The oven is another area of the kitchen which can produce lingering odors from baked on grease. Clean your oven regularly. I use an aluminum liner on the bottom of the oven to catch spills. Periodically I recycle the liner and replace it with a new one. I don’t use the non-stick liner because it outgasses as the oven heats up. I avoid strong chemicals as much as possible. Use a natural, eco-friendly method to clean. Use 1/2 cup of baking soda to about 3 tablespoons water to make a spreadable paste. Wearing gloves, spread paste all over oven interior avoiding heating elements. Leave it for 12 hours or overnight. Wipe down interior walls. Spritz vinegar on any patches of baking soda. If you need to scrape, use a spatula. Use more vinegar or water as needed to wipe interior clean.
For garbage disposal and kitchen sink upkeep, see How to Prevent Kitchen Clogs.
There’ll also be a lot of sulphur in your hot water tank, which can cause smells. If you think that’s the culprit then have it checked out by a plumber.
Under the Surface
Those pipes that flush away your water and waste are connected to a much larger, much smellier system. While these tubes are supposed to only flow one way, from time to time, you might notice a sewage smell, which usually occurs when the seal breaks that prevents sewage smells from entering your home. In this event you’ll need to have it repaired; see this website for more explanation about deep deal p-traps, the system that creates the seal. Once it’s fixed, you should notice the smell disappear once the room is aired with open windows.
Add Plants To Clean The Air
We love plants for their beauty and texture in our homes. NASA studied houseplants’ ability to reduce indoor air pollutants. Many items in our home, like MDF furniture and rugs, outgas chemicals for years after production. NASA’s list of plants that fight the 5 major chemicals found in home atmosphere is now available in a graphic from Love The Garden . Note some of the plants are toxic to cats, dogs, or other pets. If you are a pet owner, check the toxicity of the plant before bringing it home. I personally always have a Peace Lily in the living room. I like the way it looks and love the way it absorbs 5 of the chemicals NASA listed. If you also want to add a pleasant fragrance with cleaner air, consider geraniums, Arabian jasmine, eucalyptus, gardenias, corsage orchids, and Cuban oregano. Try jasmine in your bedroom. See my post, Air Cleaning Plants, for more information.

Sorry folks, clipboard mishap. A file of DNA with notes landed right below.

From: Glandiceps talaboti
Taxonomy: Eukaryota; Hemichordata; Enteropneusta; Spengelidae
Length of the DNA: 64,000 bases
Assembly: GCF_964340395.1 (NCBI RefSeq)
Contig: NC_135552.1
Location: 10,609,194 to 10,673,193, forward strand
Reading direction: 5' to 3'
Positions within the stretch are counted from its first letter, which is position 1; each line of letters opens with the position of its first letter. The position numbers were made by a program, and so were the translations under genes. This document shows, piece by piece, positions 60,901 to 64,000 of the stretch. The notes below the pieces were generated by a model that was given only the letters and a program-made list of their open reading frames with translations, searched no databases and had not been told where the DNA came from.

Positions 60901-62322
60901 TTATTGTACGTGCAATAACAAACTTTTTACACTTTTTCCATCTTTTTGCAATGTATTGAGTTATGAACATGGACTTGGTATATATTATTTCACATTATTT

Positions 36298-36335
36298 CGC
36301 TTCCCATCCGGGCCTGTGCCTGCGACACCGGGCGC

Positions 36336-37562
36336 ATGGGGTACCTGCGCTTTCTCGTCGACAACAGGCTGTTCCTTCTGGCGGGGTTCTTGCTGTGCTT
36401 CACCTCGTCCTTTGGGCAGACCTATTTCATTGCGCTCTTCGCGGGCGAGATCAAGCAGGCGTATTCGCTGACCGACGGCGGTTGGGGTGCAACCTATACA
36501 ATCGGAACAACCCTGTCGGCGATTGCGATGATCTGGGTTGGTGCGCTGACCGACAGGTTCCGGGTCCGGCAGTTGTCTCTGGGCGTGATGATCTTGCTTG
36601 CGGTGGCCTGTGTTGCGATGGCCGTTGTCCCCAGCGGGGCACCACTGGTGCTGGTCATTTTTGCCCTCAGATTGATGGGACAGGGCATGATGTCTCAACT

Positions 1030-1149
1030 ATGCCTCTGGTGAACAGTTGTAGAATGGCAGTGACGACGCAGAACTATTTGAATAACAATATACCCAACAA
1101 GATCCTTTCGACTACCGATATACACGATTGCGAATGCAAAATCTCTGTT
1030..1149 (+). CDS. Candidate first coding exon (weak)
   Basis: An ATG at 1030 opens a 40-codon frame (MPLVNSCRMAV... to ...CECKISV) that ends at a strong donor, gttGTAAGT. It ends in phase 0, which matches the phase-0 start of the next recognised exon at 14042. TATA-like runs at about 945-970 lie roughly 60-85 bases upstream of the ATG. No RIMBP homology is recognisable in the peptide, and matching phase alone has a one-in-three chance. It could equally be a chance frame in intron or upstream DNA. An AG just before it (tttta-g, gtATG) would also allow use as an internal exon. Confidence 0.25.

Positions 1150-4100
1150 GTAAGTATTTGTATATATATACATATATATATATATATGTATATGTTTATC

It a foul odor persists despite these cleanings and maintenance, it might not be anything within the home, but the air itself. This is a common problem for most of us who have HVAC (heating, ventilation, and air conditioning) systems in our homes. If the air filter hasn’t been regularly cleaned or replaced, then the appliance will be transmitting dirty – not to mention unhealthy – air into our rooms. Change or clean the filter frequently. To save money and be eco-friendly, buy a washable AC Furnace Filter. No need to spend money on throw away filters; just clean the filter regularly and pocket the money.
The Old Nemesis
Foul odors in the home might indicate that you have a problem that all homeowners try to avoid: mold. A little bit of mold won’t cause too much damage, but if you’re beginning to smell it, then it’s got to a point where it needs to be removed. You should be looking for musty, damp smells, like those found in basements. Once you’ve found the moldy area, deep clean it. Most websites suggest you mix one part bleach with three parts water in a bucket and scrub. According to home maintenance expert, Henri De Marne:
Both distilled white vinegar and hydrogen peroxide will do an effective job of killing mold spores in porous materials. Bleach can only kill mold on non-porous surfaces, as it does not penetrate porous surfaces; so mold roots are left to grow again.
I like that vinegar and hydrogen peroxide are natural and not toxic to people. (If you have a cat, hydrogen peroxide is highly toxic if a cat ingests it.) If mold has permeated a large section of dry wall, replace the dry wall. Extensive mold invasion requires a professional mold remediation.
Some of our homes smell because of our lifestyle choices. If you smoke inside your house, then it’s inevitable that it’ll always very lightly smell of smoke, even if you’re opening the windows to air the place out. It is possible to deep clean your furniture to remove the smells, but you’ll have to do it regularly if you’re planning on continuing to smoke indoors. Instead, if you can’t quit smoking for your health, then just go outside to smoke. Also, as much as we love our pets, it’s hard to deny that they have issues when it comes to their smell. Regularly bathe your pooch, and use laundered protectors for cats and dogs to sit on the couch and other furniture.
In the Fireplace
Finally, if you have a fireplace, it’s recommended that you make sure it’s not giving off any bad smells. Excess moisture, debris, and soot that hasn’t been removed can all create bad smells. After each winter, have your fireplace serviced by an expert to make sure it’s clean and in good working order.
Add Seasonal Fragrance
To add natural fragrance to your home, use potpourri, natural candles, essential oils in diffusers or simmer pots of natural herbs and fruits. My Fall Stovetop Potpourri and my Holiday Stovetop Potpourri are simple recipes to fill your home with the smells of the season.
By following these tips, you’ll have a home that smells as good as it looks!